Seismic Ground Response Analysis of Input Earthquake Motion and Site Amplification Factor at KUET Sonia Akter
Journal of the Civil Engineering Forum Vol. 8 No. 1 (January 2022)
Publisher : Department of Civil and Environmental Engineering, Faculty of Engineering, Universitas Gadjah Mada

Show Abstract | Download Original | Original Source | Check in Google Scholar | Full PDF (856.912 KB) | DOI: 10.22146/jcef.3600

Abstract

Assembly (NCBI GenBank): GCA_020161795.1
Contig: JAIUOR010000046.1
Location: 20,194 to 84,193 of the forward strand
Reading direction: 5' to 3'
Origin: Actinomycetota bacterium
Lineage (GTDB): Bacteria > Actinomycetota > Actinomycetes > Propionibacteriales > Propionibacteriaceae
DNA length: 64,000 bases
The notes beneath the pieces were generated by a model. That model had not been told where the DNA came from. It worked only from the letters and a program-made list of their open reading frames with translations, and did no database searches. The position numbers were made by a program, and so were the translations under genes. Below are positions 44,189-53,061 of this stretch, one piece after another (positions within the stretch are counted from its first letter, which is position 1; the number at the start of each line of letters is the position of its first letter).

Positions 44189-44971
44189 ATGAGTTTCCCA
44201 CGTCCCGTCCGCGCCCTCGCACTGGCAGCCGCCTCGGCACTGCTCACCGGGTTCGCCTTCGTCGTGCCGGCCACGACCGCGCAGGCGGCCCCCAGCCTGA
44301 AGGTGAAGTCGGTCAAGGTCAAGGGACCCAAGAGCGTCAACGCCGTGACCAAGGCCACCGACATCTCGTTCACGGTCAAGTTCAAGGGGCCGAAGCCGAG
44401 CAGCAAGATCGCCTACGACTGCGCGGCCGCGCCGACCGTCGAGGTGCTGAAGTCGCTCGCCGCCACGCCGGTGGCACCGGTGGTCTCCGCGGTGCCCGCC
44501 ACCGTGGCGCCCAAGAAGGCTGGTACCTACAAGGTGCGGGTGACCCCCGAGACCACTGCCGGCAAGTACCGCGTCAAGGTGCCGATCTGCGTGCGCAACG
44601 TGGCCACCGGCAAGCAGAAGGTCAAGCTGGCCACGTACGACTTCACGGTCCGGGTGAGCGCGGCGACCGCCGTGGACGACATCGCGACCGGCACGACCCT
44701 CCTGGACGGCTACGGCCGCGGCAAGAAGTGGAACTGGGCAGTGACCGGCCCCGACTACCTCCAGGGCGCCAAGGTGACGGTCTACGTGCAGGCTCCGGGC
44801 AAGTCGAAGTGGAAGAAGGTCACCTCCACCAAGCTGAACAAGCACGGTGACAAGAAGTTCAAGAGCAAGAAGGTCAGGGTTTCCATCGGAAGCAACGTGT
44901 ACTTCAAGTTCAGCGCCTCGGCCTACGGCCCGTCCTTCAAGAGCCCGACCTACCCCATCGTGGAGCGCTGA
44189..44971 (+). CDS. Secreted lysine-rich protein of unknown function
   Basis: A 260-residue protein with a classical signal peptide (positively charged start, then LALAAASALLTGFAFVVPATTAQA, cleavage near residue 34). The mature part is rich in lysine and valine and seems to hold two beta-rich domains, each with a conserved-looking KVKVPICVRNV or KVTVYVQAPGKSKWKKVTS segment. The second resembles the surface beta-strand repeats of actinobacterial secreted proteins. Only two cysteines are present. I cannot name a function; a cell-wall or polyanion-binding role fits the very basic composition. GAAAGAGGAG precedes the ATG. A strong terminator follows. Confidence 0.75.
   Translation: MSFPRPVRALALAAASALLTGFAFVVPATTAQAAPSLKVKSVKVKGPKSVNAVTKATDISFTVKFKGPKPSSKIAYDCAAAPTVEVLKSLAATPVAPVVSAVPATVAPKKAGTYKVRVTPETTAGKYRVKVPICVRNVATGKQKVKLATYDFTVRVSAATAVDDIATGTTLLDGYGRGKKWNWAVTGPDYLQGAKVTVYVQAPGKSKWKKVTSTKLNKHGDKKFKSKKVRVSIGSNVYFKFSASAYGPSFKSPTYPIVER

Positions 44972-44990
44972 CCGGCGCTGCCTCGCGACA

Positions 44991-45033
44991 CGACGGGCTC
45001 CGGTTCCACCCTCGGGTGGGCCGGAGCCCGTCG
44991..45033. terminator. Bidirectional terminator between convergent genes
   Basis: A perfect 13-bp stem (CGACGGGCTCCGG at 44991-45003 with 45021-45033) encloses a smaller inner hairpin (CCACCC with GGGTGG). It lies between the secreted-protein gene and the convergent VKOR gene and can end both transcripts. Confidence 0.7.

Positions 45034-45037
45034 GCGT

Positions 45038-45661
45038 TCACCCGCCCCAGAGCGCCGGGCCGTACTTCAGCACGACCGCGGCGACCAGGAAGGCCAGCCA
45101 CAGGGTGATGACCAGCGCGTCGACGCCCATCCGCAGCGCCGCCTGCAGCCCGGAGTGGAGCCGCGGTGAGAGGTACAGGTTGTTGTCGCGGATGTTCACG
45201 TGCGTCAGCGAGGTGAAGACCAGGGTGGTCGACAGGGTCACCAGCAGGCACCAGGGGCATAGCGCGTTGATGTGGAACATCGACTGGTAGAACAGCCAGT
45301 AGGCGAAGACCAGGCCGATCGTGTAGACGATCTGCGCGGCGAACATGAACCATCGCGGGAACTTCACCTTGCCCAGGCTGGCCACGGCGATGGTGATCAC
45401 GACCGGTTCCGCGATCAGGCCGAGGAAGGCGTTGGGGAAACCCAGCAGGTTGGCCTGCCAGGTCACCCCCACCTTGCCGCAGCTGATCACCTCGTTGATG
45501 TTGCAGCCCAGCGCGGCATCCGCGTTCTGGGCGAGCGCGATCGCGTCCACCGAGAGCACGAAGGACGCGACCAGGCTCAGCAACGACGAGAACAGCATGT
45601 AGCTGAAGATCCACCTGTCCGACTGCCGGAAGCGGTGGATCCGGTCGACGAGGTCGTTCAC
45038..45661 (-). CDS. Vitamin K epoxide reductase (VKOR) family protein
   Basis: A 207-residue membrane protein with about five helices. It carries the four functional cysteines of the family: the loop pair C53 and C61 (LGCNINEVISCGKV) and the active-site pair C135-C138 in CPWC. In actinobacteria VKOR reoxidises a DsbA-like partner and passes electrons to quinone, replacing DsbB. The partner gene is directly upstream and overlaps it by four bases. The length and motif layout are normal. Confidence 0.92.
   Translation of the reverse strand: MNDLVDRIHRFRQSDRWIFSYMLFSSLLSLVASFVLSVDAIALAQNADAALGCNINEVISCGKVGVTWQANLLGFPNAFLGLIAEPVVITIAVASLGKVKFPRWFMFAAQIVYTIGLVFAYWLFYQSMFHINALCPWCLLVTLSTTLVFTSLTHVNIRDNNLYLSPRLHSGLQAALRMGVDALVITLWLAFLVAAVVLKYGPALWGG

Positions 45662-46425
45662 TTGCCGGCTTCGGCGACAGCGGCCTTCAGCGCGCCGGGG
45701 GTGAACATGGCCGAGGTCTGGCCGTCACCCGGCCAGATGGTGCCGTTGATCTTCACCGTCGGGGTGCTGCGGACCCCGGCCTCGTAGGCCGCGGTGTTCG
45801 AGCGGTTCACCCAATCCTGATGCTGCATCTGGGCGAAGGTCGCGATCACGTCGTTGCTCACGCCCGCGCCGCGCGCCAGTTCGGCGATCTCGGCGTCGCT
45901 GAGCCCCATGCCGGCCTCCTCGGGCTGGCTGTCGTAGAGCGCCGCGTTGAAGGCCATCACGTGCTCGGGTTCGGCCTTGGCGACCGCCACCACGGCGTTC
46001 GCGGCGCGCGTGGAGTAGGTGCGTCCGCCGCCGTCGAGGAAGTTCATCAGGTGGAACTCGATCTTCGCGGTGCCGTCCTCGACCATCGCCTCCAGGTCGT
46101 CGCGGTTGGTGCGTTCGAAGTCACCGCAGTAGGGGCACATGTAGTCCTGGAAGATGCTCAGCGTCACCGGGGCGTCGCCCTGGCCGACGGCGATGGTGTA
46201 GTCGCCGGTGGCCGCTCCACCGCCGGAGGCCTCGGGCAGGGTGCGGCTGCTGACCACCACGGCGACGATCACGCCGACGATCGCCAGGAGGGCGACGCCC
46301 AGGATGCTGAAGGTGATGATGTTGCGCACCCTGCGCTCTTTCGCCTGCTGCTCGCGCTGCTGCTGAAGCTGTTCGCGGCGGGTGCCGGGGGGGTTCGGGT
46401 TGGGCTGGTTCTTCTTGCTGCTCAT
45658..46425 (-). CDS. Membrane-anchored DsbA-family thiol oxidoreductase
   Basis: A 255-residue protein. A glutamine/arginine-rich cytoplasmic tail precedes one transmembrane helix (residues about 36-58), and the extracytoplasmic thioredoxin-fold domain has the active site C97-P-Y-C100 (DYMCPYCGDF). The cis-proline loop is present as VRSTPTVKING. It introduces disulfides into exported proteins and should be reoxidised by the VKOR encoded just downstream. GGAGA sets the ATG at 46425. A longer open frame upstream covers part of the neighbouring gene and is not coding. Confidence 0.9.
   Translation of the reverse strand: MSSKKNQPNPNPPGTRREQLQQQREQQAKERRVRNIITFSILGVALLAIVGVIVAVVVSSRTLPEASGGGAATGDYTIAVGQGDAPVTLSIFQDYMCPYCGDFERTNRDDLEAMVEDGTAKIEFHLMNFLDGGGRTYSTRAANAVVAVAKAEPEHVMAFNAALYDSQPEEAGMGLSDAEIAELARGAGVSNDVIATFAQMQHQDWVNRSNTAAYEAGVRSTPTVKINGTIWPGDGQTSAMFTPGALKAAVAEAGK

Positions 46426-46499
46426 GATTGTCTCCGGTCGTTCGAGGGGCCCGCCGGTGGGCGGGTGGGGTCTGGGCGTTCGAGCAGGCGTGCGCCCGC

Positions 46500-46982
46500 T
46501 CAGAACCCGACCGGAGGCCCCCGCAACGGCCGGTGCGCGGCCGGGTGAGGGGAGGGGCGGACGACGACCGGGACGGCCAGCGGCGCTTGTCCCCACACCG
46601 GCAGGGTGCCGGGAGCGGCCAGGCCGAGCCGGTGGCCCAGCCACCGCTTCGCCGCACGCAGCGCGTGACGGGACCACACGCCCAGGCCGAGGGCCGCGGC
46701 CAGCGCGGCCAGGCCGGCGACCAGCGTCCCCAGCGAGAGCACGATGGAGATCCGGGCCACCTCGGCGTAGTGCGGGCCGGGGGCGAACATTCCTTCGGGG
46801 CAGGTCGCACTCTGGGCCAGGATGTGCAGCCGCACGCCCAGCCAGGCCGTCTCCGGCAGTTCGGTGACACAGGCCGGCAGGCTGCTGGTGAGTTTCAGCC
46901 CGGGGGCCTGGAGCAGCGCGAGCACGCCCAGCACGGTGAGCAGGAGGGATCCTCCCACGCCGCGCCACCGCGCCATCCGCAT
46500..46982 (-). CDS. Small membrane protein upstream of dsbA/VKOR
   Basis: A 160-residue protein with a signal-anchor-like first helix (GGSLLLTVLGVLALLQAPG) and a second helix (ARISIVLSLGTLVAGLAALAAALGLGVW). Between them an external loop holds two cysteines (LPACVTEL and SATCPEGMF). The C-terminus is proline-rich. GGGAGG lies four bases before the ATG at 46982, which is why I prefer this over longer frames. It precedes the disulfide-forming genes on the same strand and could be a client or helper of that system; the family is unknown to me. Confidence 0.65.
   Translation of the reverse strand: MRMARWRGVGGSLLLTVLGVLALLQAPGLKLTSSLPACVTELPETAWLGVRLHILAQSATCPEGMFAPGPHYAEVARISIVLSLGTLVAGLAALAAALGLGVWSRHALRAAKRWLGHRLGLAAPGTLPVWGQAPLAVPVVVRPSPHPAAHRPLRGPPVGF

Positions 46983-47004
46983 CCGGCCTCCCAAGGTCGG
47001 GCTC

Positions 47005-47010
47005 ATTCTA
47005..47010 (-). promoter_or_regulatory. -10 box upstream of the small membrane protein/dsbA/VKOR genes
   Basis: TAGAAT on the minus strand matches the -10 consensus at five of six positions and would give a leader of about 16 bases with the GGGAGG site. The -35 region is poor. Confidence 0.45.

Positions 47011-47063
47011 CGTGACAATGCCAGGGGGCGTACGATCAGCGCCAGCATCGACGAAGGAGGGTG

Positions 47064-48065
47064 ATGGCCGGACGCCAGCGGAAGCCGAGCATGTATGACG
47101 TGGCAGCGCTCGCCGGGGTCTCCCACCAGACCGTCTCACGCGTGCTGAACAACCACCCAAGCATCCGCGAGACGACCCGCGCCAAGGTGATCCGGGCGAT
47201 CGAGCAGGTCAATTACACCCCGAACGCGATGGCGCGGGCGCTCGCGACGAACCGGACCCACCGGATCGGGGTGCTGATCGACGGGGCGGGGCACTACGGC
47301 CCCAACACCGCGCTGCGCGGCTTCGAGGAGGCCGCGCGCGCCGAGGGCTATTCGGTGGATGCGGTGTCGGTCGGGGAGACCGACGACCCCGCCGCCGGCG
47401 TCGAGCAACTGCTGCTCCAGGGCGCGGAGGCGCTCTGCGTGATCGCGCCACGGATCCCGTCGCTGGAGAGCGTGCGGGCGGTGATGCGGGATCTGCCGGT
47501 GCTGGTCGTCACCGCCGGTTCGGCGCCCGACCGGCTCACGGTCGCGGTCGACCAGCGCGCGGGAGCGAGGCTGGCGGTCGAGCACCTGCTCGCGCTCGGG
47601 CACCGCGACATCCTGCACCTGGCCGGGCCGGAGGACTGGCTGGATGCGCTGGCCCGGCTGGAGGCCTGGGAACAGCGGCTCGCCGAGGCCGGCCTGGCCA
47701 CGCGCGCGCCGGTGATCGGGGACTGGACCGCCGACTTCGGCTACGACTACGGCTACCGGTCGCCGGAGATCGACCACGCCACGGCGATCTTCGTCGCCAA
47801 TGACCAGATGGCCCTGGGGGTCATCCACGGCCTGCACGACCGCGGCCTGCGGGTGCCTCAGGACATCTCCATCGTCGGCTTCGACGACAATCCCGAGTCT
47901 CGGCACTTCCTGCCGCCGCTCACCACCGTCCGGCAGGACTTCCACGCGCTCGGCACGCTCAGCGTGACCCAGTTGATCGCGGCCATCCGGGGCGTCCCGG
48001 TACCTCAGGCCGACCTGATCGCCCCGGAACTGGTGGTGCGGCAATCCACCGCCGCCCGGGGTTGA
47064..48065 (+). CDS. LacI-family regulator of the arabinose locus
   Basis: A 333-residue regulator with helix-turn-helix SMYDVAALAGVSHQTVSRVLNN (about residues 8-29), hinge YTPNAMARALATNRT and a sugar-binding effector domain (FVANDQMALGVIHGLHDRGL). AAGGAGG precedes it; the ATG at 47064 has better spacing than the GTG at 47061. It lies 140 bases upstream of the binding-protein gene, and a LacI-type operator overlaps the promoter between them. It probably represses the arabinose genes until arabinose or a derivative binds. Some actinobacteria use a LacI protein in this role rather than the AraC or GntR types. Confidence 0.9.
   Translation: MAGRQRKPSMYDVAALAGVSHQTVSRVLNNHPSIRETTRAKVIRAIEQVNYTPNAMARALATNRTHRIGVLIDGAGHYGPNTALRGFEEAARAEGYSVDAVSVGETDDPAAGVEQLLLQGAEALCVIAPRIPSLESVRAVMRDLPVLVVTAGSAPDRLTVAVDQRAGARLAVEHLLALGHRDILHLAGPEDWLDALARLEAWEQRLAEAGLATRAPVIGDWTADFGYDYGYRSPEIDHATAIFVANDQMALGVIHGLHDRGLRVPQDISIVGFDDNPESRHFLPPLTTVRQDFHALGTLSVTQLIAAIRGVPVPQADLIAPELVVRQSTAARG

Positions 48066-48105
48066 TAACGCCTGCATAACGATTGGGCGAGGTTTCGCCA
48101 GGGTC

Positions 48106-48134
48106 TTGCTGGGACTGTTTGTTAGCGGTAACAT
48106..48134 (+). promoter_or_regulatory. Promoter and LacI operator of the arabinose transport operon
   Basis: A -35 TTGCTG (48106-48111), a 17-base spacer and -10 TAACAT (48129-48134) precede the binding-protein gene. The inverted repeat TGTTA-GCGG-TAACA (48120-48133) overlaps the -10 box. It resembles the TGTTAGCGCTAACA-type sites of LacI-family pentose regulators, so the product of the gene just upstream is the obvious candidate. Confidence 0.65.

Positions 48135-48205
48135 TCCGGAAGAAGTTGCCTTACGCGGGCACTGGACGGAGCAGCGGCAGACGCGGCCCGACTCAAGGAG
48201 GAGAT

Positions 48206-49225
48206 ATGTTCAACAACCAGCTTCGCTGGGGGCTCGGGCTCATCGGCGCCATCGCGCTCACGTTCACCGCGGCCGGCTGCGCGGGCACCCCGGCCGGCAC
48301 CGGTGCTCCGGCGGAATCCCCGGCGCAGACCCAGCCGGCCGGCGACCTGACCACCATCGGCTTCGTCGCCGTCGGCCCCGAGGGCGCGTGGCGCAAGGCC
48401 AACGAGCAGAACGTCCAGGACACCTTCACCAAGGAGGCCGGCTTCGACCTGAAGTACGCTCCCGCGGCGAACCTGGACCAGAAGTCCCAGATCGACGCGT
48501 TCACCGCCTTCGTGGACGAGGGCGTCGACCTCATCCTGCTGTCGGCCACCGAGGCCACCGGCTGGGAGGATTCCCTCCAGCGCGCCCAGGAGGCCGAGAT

Ground motion is the movement of the earth's surface due to explosions or the propagation of seismic waves. In the seismic design process, ground response analysis evaluates the impact of local soil conditions during earthquake shaking. However, it is difficult to determine the dynamic site response of soil deposits in earthquake hazard-prone areas. Structural damage has a great influence on the selection of input ground motion, and in this study, the importance of bedrock motion upon the response of soil is highlighted. The specific site response analysis is assessed through “DEEPSOIl" software with an equivalent linear analysis method. Furthermore, four input motions including Kobe, LomaGilroy, Northridge, and Chi-Chi were selected to obtain normalized response spectra. This study aims to obtain the site amplification of ground motion, peak spectral acceleration (PSA), and maximum peak ground acceleration (PGA) based on shear wave velocity from the detailed site-specific analysis of Bangabandhu Sheikh Mujibor Rahman hall at Khulna University of Engineering & Technology. The maximum shear wave velocity obtained was 205 m/s while the amplification factor varied from 4.01 (Kobe) to 1.8 (Northridge) for rigid bedrock properties. Furthermore, the Kobe earthquake produced the highest (4.3g) PSA and the Northridge earthquake produced the lowest (1.08g) PSA for bedrock, with Vs=205 m/s. The surface PGA values were acquired in the range of 0.254g (Northridge) to 0.722g (Kobe), and the maximum strain values for Kobe earthquakes were in the range of 0.016 to .303. Therefore, the surface acceleration values were very high (>0.12g) for the Kobe earthquake motion.